In 2009 Rossana Rodríguez-Sánchez was a middle school theater teacher in Puerto Rico. She was making $1,500 a month and buying all her own supplies. The school had always been strapped for resources, but she said the teaching conditions worsened after the Puerto Rican government passed Law 7, which enabled it to lay off nearly 25,000 public employees in an attempt to curb the island’s growing debt. Rodríguez-Sánchez kept her job, but her salary stayed the same as the number of students in her classroom ballooned.
“I had like 40-something students. I didn’t have chairs for everybody. I had seventh, eighth and ninth [graders] all together in a classroom. It was insane.”
Rodríguez-Sánchez searched for a different job, but couldn’t find anything on the island. In October 2009 she found work in Chicago, as the resident art director of a youth theater organization. “When I left I had a lot of guilt because I left a school with an incredible group of teachers,” she said. “I was like, I get to go, and they don’t. They have to stay. And they have to work through those conditions.” As she spoke, she began to cry.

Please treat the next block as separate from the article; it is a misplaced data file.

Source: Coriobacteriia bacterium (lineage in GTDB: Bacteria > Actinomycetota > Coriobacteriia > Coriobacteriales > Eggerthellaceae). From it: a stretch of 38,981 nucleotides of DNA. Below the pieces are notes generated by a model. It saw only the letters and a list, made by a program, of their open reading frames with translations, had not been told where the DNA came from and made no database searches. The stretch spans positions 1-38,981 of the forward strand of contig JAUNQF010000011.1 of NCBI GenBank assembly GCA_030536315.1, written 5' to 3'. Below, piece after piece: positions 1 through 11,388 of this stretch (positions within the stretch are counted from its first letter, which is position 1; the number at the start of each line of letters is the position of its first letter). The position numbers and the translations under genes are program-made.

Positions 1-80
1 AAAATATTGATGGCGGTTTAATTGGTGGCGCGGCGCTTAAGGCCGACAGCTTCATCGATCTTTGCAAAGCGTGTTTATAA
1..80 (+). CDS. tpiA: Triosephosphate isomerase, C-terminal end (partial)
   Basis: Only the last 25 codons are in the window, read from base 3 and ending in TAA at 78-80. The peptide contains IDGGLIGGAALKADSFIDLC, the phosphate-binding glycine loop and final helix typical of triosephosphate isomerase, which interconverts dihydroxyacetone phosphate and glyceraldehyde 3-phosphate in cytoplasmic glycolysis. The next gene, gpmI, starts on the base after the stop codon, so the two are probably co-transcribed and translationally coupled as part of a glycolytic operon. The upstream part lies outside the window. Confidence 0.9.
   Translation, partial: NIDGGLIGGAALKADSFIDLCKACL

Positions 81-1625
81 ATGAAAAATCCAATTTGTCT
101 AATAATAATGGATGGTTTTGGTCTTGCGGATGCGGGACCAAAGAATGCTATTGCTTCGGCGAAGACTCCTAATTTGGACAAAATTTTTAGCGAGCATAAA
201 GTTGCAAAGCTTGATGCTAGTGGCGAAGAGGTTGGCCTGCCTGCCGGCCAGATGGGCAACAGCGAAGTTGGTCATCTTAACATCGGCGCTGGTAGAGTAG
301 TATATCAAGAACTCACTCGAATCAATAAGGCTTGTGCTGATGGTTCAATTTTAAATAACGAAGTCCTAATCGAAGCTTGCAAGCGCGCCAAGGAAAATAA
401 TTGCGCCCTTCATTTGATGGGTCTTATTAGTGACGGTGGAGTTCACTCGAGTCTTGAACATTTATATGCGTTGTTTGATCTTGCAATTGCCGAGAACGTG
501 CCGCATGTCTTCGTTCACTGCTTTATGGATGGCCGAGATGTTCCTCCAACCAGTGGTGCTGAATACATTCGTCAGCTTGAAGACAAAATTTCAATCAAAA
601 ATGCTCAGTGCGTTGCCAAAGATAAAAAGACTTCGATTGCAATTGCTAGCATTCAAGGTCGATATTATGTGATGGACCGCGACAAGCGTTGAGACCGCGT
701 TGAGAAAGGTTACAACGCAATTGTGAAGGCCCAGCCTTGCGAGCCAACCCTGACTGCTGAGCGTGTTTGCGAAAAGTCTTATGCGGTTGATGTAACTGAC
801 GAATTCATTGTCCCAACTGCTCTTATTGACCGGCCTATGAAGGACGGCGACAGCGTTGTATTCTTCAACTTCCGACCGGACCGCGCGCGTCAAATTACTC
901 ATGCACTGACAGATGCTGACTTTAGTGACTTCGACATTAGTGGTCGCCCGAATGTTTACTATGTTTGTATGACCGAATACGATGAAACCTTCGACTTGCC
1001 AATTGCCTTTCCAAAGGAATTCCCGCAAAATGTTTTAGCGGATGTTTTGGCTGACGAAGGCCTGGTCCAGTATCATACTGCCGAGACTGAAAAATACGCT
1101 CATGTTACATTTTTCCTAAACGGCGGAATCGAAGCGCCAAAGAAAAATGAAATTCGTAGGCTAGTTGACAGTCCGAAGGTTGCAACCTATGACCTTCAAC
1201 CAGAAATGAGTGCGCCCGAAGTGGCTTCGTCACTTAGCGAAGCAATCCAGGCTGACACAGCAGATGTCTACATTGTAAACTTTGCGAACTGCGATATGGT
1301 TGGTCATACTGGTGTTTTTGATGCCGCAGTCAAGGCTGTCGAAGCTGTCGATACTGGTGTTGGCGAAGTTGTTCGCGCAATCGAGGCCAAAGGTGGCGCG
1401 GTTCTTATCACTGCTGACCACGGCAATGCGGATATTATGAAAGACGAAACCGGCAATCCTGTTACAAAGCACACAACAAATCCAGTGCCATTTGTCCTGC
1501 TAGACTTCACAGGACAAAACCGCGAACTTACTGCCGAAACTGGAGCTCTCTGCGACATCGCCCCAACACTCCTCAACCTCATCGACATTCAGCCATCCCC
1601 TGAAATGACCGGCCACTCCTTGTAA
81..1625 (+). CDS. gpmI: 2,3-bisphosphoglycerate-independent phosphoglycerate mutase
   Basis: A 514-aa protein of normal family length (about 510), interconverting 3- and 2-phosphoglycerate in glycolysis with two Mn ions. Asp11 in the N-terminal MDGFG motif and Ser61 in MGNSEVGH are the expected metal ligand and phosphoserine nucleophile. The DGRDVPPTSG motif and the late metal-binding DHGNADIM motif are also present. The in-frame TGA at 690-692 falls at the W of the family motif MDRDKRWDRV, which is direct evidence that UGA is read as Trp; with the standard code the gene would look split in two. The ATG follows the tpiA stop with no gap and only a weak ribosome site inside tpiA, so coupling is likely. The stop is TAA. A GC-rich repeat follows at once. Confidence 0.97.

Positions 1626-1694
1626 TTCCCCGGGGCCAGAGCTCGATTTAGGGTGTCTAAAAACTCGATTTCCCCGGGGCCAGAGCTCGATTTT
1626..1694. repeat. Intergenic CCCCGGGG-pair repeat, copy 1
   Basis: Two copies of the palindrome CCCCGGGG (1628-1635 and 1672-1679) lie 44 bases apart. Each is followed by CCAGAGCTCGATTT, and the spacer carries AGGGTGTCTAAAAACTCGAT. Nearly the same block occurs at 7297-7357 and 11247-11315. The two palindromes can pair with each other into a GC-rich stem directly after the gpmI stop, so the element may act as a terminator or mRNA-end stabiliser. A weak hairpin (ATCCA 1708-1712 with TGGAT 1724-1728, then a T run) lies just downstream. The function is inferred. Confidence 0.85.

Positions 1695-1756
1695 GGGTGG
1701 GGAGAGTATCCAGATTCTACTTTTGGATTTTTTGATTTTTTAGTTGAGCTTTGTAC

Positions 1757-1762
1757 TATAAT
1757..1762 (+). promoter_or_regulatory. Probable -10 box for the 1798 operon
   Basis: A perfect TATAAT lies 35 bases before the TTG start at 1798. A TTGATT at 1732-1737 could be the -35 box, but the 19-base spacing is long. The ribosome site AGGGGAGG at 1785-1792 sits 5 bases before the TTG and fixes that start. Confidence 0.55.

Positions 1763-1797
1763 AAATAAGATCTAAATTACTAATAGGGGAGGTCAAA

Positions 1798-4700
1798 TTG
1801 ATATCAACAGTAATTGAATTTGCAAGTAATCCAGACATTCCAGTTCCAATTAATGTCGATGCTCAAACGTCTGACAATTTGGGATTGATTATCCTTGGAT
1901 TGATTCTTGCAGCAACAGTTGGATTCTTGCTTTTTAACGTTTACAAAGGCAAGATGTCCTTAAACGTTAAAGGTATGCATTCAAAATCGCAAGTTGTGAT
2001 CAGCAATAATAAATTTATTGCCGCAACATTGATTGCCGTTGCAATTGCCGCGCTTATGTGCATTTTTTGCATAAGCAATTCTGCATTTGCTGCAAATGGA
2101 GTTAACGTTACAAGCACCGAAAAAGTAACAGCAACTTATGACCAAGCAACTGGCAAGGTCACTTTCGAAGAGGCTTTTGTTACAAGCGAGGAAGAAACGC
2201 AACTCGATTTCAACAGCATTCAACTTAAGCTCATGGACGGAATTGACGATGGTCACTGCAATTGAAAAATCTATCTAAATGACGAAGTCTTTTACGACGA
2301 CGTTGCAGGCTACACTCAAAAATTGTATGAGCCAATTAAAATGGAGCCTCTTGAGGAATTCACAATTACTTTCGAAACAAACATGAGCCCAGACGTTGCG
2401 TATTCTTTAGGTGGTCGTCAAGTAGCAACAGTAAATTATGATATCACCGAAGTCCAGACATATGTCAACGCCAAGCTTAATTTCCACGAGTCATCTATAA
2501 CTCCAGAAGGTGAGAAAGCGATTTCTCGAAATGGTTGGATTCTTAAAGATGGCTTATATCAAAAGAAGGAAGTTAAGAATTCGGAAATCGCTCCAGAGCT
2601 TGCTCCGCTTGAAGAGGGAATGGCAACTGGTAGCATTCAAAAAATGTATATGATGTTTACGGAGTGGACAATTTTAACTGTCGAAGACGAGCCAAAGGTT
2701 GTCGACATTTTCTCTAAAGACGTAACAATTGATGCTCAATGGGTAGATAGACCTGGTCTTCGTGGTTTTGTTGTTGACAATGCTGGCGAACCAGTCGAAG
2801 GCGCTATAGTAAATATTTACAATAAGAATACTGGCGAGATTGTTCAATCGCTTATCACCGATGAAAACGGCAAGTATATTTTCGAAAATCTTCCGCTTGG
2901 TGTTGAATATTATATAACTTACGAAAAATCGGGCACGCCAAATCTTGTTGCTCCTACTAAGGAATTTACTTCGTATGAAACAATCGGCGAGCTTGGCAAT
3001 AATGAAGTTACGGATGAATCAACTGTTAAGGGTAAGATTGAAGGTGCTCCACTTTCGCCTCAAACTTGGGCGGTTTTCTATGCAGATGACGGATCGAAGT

When she arrived at her new job, the contrast was stark. “When I got there, they gave me a credit card and I was like, ‘Wait … what?’ And they were like, ‘You can buy whatever you need to work with the young people.’”
She paused. “I just came from Puerto Rico. I didn’t have chairs for my students. And all of a sudden it was completely different. Right? It was investment. Like all of a sudden, you just could have anything that you need in order to make sure that your students are successful.”
The middle school she worked at in Puerto Rico — Alcides Figueroa — closed three years ago. “When I saw that the school was closed it just felt like, yeah, there was no way out,” she continued, “because they were not going to bring any more resources. It was just not going to happen. So, I mean, it was sad to see it close, but it was also expected.”